Program Areas
Quick Reference
Electronics Stewardship


The Electronics Stewardship Program Area addresses the life-cycle management of electronics from procurement to disposal.

The Implementing Instructions for EO 14057 issued August 2022 provides instructions to Federal agencies regarding the implementation of EO 14057 including agency planning, reporting requirements, and accountability.

Electronics stewardship is a cross-cutting environmental issue directly linked to achievement of the E.O. 14057 goals for GHG reductions, energy efficiency, sustainable acquisition, and waste management. Sustainable life-cycle management of electronics is driven by a range of statutory requirements, including, most recently, the Energy Act of 2020, which requires agencies to coordinate with OMB, DOE, and EPA on strategies for the maintenance, purchase, and use of energy-efficient and energy-saving information technologies at or for their facilities. In addition to the statutory and E.O. 14057 goals and requirements, the FAR and FMR outline requirements to guide agency electronics stewardship practices.

With respect to purchases and leases of information technology (IT) products and related services (including wireless, cloud, print management, and seat management services), agencies must:

  • Acquire ENERGY STAR certified102 and FEMP Low Standby Power Products103 electronic products;
  • Acquire IT products and services that meet EPA's Recommended Standards, Specifications, and Ecolabels for Federal purchasing; and
  • Procure related supplies, such as print and copy paper and ink and toner cartridges, consistent with statutory requirements for recovered content products (see the CPG) and then biobased requirements.
EPA's Recommended Standards, Specifications, and Ecolabels currently recommend Electronic Product Environmental Assessment Tool (EPEAT)-registered products as the only applicable third-party standard for sustainable electronics for Federal purchase. Agencies must procure EPEAT-compliant products.

Agencies must enable power management features on computers and displays that are running or connected to a computer running an operating system capable of power management (including Windows, Mac and Linux operating systems), unless the equipment is mission critical (e.g., facility security monitoring, air traffic control, uninterruptable laboratory experiments, and medical equipment), or incapable of being power managed due to make or model.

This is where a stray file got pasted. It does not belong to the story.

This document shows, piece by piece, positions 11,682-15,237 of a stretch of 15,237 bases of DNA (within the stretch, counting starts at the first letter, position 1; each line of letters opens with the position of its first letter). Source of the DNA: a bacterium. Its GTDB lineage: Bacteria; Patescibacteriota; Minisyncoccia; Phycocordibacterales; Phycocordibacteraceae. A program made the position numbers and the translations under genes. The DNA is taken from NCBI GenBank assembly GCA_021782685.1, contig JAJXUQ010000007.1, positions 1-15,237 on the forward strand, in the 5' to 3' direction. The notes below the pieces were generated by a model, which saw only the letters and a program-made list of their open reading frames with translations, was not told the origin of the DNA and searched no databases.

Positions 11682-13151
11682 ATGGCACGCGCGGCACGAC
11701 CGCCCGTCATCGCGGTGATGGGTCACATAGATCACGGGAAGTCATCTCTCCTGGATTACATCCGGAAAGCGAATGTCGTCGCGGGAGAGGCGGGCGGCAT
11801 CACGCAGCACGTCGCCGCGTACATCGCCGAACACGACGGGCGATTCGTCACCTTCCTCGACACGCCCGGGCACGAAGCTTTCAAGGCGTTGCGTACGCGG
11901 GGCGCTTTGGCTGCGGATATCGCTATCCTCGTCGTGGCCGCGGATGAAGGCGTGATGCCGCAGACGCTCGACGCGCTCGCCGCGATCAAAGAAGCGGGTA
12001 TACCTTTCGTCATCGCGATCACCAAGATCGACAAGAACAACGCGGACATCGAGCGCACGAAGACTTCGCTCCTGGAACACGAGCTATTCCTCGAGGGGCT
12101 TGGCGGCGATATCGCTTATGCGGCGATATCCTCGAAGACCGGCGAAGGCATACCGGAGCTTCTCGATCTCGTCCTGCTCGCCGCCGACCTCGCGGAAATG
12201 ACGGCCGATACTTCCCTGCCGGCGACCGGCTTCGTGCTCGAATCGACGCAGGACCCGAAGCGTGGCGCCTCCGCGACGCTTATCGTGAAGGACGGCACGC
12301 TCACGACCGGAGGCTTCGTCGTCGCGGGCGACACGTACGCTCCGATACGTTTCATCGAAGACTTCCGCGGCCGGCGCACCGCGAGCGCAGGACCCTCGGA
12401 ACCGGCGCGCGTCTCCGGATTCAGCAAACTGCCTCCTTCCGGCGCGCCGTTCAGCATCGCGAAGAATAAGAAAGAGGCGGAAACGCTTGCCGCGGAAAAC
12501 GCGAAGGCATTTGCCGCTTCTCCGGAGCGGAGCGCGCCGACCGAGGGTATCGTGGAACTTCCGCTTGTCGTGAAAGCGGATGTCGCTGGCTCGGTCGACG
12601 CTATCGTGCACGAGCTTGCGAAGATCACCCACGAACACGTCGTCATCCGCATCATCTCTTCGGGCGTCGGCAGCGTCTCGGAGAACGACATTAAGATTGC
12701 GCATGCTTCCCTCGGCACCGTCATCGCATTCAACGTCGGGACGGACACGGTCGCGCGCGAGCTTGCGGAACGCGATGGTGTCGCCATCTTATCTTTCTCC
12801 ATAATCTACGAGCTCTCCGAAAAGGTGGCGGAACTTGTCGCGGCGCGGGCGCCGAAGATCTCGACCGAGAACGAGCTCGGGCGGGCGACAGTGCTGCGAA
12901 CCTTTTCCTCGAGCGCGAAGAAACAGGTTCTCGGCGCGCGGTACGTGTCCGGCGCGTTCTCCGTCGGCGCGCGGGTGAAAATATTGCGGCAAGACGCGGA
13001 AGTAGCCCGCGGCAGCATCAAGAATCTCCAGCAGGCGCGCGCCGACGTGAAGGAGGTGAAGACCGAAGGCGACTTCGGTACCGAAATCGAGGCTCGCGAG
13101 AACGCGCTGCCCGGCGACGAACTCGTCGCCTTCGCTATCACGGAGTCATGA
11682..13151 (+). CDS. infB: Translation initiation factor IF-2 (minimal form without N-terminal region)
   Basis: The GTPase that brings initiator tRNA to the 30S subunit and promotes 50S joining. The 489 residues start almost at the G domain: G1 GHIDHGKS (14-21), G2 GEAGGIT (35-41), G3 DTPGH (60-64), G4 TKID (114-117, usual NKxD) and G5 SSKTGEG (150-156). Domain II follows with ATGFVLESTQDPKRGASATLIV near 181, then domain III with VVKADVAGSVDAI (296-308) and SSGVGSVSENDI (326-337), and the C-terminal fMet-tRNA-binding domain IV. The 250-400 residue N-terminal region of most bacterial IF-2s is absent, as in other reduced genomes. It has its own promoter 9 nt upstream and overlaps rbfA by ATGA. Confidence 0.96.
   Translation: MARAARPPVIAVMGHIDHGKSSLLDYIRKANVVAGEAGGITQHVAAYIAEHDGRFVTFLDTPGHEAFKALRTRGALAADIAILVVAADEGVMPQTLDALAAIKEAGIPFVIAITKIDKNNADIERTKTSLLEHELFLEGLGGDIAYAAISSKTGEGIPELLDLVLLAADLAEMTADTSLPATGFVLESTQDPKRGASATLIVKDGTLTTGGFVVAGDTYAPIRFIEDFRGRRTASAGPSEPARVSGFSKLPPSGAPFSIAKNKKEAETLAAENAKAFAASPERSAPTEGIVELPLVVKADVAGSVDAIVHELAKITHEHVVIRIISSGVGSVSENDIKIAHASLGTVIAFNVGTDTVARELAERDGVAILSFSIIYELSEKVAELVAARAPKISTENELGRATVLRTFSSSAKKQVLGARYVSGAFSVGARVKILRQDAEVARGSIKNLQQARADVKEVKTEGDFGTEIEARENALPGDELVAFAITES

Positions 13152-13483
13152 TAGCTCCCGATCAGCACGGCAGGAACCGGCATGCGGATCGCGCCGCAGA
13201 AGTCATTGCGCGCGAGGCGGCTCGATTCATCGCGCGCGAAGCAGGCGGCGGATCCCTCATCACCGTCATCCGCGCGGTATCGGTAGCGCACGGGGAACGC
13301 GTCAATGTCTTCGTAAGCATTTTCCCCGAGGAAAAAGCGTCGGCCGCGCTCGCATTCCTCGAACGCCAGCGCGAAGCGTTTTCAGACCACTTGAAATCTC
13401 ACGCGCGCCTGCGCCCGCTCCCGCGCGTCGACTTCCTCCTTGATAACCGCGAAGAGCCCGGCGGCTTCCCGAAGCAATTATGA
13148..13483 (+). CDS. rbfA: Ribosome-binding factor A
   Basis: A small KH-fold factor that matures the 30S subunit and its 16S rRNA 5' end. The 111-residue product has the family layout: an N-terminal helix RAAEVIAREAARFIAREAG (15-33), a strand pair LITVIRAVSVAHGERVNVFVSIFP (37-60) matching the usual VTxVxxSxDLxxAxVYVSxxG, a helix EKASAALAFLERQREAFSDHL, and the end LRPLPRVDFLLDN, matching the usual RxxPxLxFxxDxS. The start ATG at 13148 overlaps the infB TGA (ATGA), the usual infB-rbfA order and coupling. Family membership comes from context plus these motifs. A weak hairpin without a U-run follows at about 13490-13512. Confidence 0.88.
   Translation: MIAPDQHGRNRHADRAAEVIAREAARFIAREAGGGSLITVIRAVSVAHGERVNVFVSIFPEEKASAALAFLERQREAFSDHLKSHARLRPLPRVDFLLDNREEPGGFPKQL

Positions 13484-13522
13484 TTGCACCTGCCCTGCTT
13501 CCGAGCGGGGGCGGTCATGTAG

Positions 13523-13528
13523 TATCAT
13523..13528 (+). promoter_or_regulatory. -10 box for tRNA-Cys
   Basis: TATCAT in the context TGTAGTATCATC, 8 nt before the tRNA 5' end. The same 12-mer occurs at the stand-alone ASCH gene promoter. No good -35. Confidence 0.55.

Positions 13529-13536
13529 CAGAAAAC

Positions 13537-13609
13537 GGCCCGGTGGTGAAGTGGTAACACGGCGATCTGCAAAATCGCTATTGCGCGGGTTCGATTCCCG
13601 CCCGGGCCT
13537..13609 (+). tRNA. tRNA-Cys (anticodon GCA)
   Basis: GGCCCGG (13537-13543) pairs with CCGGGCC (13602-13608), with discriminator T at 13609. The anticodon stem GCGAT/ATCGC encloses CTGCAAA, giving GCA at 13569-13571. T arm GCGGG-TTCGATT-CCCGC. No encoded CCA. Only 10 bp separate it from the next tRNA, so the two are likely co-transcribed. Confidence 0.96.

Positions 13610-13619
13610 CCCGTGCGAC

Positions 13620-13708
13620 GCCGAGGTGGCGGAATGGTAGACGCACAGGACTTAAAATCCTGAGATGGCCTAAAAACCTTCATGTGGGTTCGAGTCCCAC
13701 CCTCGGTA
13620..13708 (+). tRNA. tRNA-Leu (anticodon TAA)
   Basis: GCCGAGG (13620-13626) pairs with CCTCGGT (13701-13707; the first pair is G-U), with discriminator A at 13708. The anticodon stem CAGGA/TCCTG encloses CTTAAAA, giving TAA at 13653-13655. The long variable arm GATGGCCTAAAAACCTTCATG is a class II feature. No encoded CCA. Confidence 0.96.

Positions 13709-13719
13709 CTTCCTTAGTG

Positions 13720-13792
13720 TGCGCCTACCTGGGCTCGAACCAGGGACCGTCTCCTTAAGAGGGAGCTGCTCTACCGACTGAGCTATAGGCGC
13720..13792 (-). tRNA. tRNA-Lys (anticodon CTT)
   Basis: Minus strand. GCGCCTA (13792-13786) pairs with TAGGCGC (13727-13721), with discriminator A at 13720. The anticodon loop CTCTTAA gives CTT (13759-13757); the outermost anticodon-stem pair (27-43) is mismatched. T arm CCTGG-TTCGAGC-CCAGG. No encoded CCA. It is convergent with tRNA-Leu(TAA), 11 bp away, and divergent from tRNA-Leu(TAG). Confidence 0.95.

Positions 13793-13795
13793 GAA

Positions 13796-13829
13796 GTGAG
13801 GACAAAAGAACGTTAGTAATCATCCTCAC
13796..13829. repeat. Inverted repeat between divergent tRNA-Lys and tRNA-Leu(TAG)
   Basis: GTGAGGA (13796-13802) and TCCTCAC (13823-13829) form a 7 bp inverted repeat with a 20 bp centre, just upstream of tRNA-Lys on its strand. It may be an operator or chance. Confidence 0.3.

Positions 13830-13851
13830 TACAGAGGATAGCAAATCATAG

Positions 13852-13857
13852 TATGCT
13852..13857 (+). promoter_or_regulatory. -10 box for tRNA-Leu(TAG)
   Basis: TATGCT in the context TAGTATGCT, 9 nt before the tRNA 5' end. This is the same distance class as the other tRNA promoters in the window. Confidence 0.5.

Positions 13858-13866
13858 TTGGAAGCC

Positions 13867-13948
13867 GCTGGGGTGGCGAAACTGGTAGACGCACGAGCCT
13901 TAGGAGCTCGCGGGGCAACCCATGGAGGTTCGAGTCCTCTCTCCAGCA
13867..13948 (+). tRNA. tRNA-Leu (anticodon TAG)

Agencies should ensure double-sided printing is enabled and set to "default" on software and printing devices.

When disposing of excess and surplus electronics or when returning leased electronics, agencies must follow the guidelines in GSA Bulletin FMR B-34, Disposal of Federal Electronic Assets. Acceptable methods of disposal for electronic assets, in order of preference, are:

  • Reuse within an agency or through transfers, donations, and sales, including through exchange/sale authority;
  • Donate through federally approved programs such as Computers for Learning; and
  • Recycle through certified recyclers105 and manufacturer take-back programs using certified recyclers.
Links to statutory requirements, reporting mechanisms, and additional CEQ guidance is provided below. Please use the links to quickly jump to the information area needed or scroll down to view all items.

Regulations, Guidance, and Policy
This strategy, released on July 20, 2011, specifies Federal actions for ensuring electronic stewardship in the US. An interagency task force co-chaired by CEQ, EPA and GSA developed recommendations that focus on incentivizing design of greener electronics, ensuring the Federal government leads by example in acquiring, managing, reusing and recycling its electronics, increasing domestic recycling efforts, and reducing harm from US exports of electronic waste and improving safe handling of used electronics to developing countries.
National Strategy for Electronics Stewardship (PDF), published in 2011, called for a on-line benchmarks of projects that lists each of the projects and the associated tasks. The NSES Benchmarks Progress Report is periodically updated to show the progress and status for each task. Last update March 2015.

In July, 2014, the Interagency Task Force on Electronics Stewardship released Moving Sustainable Electronics Forward: An Update to the National Strategy for Electronics Stewardship(PDF), to highlight the progress made on the National Strategy.

Full text of the Energy Independence and Security Act, signed December 19, 2007 by President Bush, for the purposes of moving the United States toward greater energy independence and security, to increase the production of clean renewable fuels, to protect consumers, to increase the efficiency of products, buildings, and vehicles, to promote research on and deploy greenhouse gas capture and storage options, and to improve the energy performance of the Federal Government.